We've been getting lots of great questions about the Password Sync feature that we released in June 2013. We wanted to take this chance to start a Frequency Asked Questions wiki to track some of the common questions and hopefully get you closer to getting
up and running!
Please use the Azure Active Directory Forum as much as possible when you do have questions - we're working with our team to translate discussions there into additions here.
Good luck and have fun!
Windows Azure Active Directory Sync team
To start, here are a couple resources that may help you understand and deploy Password Sync:
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Yes. This feature works for both Office 365 and Windows Azure Active Directory.
This is a great question. We sometimes refer to Office 365, and other times refer to Windows Azure Active Directory (or just Azure AD). So what's the difference?
Windows Azure Active Directory (Azure AD) is the directory behind Office 365. Just like your on-premises Active Directory stores the information for Exchange, SharePoint, Lync and your custom LOB Apps, Azure AD stores the information for
Exchange Online, SharePoint Online, Lync Online and any custom applications you build in our cloud!
So when you set up DirSync for your Office 365 tenant, you've actually set up DirSync with your Azure AD tenant. And because Office 365 is built on Azure AD, Office 365 (and all our other Online Services such as InTune, CRM Online, etc.) benefit from this
setup. The same holds true for Password Sync and ADFS.
No. This new Password Sync feature is not based on PCNS. PCNS relies on the deployment of Password Filters on all of your Domain Controllers to intercept password change events. This new Password Sync feature integrates directly with Active
Directory and retrieves updated passwords in the form of a password hash. This password hash is subsequently re-hashed before we sync it to Windows Azure Active Directory.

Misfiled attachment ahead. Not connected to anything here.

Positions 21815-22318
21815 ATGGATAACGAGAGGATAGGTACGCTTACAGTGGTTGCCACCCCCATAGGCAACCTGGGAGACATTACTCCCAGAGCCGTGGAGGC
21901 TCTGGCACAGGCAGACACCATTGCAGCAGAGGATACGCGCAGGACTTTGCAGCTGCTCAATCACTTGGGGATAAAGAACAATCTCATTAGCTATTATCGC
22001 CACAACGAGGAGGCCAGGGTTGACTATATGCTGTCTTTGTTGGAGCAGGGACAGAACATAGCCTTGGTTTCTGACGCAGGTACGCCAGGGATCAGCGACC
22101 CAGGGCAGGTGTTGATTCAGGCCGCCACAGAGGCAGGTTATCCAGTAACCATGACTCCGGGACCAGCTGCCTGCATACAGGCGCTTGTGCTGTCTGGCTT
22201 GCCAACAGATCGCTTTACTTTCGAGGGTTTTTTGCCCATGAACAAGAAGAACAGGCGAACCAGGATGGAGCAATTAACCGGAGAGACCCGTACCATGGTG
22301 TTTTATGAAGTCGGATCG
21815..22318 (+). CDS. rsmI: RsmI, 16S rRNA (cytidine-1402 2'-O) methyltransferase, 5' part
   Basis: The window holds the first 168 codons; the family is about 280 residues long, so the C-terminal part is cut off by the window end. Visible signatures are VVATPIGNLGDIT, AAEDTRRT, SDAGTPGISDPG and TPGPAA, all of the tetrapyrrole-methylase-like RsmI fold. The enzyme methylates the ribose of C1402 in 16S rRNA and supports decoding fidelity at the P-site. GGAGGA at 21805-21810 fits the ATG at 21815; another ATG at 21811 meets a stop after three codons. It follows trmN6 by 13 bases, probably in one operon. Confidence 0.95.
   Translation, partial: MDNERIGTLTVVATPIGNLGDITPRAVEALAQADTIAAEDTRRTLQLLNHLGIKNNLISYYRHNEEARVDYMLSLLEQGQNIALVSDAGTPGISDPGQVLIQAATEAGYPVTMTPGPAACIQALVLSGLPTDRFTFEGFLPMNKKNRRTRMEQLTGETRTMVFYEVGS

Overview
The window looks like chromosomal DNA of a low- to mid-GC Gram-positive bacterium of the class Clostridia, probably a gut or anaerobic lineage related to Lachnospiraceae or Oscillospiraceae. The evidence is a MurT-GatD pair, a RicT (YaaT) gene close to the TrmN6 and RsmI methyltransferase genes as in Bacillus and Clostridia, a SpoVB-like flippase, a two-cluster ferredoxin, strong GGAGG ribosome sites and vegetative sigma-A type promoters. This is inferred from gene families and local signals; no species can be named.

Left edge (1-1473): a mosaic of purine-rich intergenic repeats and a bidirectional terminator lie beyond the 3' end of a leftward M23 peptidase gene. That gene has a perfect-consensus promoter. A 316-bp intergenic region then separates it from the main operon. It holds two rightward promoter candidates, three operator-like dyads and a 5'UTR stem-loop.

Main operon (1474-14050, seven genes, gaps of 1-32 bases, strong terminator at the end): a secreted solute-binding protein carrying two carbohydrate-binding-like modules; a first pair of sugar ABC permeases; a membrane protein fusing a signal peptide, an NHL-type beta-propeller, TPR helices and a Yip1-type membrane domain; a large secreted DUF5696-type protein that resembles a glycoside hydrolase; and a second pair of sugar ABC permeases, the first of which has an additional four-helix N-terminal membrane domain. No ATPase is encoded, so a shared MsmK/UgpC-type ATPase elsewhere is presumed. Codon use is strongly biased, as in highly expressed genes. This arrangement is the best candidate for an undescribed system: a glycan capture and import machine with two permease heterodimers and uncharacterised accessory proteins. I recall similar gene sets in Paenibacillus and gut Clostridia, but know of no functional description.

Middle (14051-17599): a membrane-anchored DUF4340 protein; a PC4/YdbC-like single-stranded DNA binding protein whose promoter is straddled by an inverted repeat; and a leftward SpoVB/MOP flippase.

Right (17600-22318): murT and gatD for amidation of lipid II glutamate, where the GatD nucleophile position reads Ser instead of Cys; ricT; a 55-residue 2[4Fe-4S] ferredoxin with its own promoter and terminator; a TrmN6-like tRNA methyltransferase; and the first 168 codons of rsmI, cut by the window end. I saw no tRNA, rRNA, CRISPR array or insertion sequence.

Yes. The information we retrieve from Active Directory aren't your users actual plaintext passwords - they're hashes of those passwords. Hashes are mathematical functions that are nearly impossible to crack. The hashes that we retrieve
from AD cannot be used to gain access to any of your on-premises resources (Active Directory won't accept the password hash as a means to log a user in).
Here are some additional details to help you feel comfortable with the security of Password Sync:
There are two parts to the answer:
A full Password Sync, and a full Directory Sync are two distinct activities. A full password sync will synchronize password hashes for all DirSync'ing users. A full Directory Sync does not trigger a full password sync. By default, the only activity that
will trigger a full password sync is completing the Windows Azure Active Directory Sync tool Configuration Wizard.
To trigger a full password sync, perform the following steps:
Once this is complete, you should see a series of EventId=656 (Password Sync Requests) and EventId=657 (Password Sync Results) indicating that your full password sync has kicked off.
This depends on what you mean by "at the same time". You can synchronize passwords for a user that is currently federated.
However, their login will still happen against your on-premises STS (ADFS or 3rd party STS).
If your on-premises STS becomes unavailable, you may temporarily switch to enable your users to sign-in with sync'd passwords.
The process for accomplishing this can be found in
You may have some set of namespaces / domains configured for Single Sign-On and also have enabled the Password Sync feature of DirSync.
Yes. You can switch either individual users or else entire namespaces from Federated Authentication to Password Sync.
You can also temporarily switch from SSO to use synchronized passwords if your on-premises STS becomes unavailable.
This allows you to resolve the issue then switch back to Federated logins.
Please see this wiki post for information on how this can be done:
How To Switch From Single Sign-On To Password Sync.
If Password Sync is enabled, you can watch it work by monitoring activity
Additionally, there is a script available
here, which definitively states whether or not the feature is enabled.
We have just uninstalled and re-installed the new version of DirSync (10 Jun 2014) and the DirSyncConfigShell.psc1 is missing.
As a workaround, goto C:\Program Files\Windows Azure Active Directory Sync\DirSync and run Import-Modules.ps1
You will have to sort out the PS Execution Policy and run the PowerShell window in Administration Mode.
Once this is done you will have access to the Set-FullPasswordSync
There is no need for a workaround.
Just use Import-Module DirSync